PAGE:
Infection With Hepatitis C Virus Genotype 3 Is an Independent Risk Factor for End-Stage Liver Disease, Hepatocellular Carcinoma, and Liver-Related Death

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Abstract

BACKGROUND & AIMS

Few studies have examined factors associated with disease progression in hepatitis C virus (HCV) infection. We examined the association of 11 risk factors with adverse outcomes in a population-based prospective cohort observational study of Alaska Native/American Indian persons with chronic HCV infection.

METHODS

We collected data from a population-based cohort study of liver-related adverse outcomes of infection in American Indian/Alaska Native persons with chronic HCV living in Alaska, recruited from 1995 through 2012. We calculated adjusted hazard ratios (aHR) and 95% confidence intervals (CIs) for end-stage liver disease (ESLD; presence of ascites, esophageal varices, hepatic encephalopathy, or coagulopathy), hepatocellular carcinoma (HCC), and liver-related death using a Cox proportional hazards model.

RESULTS

We enrolled 1080 participants followed up for 11,171 person-years (mean, 10.3 person-years); 66%, 19%, and 14% were infected with HCV genotypes 1, 2, and 3, respectively. On multivariate analysis, persons infected with HCV genotype 3 had a significantly increased risk of developing all 3 adverse outcomes. Their aHR for ESLD was 2.1 (95% CI, 1.5–3.0), their aHR for HCC was 3.1 (95% CI, 1.4–6.6), and their aHR for liver-related death was 2.4 (95% CI, 1.5–4.0) compared with genotype 1. Heavy alcohol use was an age-adjusted risk factor for ESLD (aHR, 2.2; 95% CI, 1.6–3.2), and liver-related death (aHR, 2.9; 95% CI, 1.8–4.6). Obesity was a risk factor for ESLD (aHR, 1.4; 95% CI, 1.0–1.9), and diabetes was a risk factor for ESLD (aHR, 1.5; 95% CI, 1.1–2.2). Male sex was a risk factor for HCC (aHR, 3.6; 95% CI, 1.6–8.2).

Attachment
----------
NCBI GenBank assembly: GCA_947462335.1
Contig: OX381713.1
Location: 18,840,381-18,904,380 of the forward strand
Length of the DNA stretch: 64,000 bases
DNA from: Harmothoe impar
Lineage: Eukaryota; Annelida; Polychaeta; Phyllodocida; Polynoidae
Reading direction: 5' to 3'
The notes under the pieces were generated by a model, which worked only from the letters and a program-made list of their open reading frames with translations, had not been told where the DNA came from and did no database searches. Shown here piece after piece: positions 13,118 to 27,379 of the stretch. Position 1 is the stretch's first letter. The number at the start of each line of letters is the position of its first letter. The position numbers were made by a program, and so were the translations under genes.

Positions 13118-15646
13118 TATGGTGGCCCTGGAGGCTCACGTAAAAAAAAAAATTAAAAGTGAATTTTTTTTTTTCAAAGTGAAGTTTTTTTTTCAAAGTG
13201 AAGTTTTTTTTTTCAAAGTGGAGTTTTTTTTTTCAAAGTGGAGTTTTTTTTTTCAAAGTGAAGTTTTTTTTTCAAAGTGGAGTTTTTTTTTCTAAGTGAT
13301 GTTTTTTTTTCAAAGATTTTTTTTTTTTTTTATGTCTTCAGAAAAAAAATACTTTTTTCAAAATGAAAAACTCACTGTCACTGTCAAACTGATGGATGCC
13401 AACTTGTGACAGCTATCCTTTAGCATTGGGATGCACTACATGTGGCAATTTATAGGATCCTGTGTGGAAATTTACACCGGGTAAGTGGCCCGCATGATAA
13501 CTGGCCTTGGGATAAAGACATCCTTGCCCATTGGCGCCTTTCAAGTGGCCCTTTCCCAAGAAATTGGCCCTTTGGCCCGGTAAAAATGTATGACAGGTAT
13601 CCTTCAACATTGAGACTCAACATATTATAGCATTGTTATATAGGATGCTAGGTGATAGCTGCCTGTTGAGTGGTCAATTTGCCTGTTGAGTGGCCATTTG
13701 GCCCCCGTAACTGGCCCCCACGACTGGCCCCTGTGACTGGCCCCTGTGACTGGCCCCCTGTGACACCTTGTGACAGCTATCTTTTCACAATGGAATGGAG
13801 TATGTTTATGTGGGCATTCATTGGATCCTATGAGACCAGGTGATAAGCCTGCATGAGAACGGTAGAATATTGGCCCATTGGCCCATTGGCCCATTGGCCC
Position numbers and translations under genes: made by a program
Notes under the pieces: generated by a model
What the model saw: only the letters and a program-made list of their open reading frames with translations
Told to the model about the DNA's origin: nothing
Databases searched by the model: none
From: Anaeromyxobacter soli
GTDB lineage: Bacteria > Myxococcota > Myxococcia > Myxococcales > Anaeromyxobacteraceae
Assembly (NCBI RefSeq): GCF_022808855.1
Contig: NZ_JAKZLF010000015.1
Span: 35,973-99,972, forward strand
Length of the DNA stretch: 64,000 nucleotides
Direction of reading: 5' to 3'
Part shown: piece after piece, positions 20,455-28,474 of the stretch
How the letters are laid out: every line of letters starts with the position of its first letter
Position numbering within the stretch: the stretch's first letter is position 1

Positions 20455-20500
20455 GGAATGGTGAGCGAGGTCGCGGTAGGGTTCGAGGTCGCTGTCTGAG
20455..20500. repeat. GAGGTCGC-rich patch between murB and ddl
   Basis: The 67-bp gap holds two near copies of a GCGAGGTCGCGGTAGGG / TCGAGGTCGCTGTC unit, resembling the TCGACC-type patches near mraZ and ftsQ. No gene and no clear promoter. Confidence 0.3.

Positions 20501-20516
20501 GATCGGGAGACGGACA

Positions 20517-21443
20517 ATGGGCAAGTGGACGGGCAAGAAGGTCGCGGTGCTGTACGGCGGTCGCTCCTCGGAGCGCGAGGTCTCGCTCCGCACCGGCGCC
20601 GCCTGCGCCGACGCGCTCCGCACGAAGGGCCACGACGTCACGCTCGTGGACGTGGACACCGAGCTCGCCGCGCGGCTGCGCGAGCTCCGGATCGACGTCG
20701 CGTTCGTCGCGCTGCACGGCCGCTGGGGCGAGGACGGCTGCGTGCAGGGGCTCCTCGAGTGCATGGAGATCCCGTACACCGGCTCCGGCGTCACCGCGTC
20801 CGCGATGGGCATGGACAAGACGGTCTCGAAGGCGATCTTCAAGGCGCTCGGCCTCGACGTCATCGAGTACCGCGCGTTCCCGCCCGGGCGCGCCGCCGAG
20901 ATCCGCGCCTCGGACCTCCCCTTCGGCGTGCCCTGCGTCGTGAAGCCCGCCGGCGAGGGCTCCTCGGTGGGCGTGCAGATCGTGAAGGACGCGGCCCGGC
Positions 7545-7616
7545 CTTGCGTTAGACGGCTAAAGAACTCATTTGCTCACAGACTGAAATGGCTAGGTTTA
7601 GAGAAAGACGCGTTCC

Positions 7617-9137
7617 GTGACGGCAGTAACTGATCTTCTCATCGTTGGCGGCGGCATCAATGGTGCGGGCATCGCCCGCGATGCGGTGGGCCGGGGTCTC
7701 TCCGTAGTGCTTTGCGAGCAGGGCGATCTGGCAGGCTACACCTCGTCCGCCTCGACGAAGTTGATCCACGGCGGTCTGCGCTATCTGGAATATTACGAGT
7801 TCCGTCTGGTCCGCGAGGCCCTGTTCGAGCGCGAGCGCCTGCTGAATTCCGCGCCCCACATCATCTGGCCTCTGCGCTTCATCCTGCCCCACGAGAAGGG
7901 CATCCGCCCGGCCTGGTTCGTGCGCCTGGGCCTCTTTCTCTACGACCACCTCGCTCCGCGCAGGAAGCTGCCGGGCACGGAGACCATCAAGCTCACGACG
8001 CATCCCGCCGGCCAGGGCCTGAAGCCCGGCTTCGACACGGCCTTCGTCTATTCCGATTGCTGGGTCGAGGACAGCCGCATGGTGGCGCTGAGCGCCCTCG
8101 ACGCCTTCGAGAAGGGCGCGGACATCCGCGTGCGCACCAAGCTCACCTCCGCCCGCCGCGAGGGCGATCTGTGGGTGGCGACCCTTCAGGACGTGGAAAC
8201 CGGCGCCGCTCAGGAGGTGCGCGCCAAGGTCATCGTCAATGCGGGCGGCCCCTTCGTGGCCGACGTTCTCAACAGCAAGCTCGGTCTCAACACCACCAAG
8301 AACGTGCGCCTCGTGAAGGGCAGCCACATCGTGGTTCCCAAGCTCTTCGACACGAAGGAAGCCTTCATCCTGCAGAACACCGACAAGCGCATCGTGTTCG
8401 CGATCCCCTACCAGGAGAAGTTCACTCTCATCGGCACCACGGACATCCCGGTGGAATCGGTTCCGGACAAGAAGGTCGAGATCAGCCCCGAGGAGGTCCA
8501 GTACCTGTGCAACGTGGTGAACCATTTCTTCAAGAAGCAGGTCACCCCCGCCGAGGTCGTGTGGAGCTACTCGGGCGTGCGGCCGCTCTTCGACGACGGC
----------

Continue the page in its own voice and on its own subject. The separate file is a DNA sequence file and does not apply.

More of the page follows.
CONCLUSIONS

In a population-based cohort study of American Indian/Alaska Native persons with chronic HCV infection, we found those infected with HCV genotype 3 to be at high risk for ESLD, HCC, and liver-related death.

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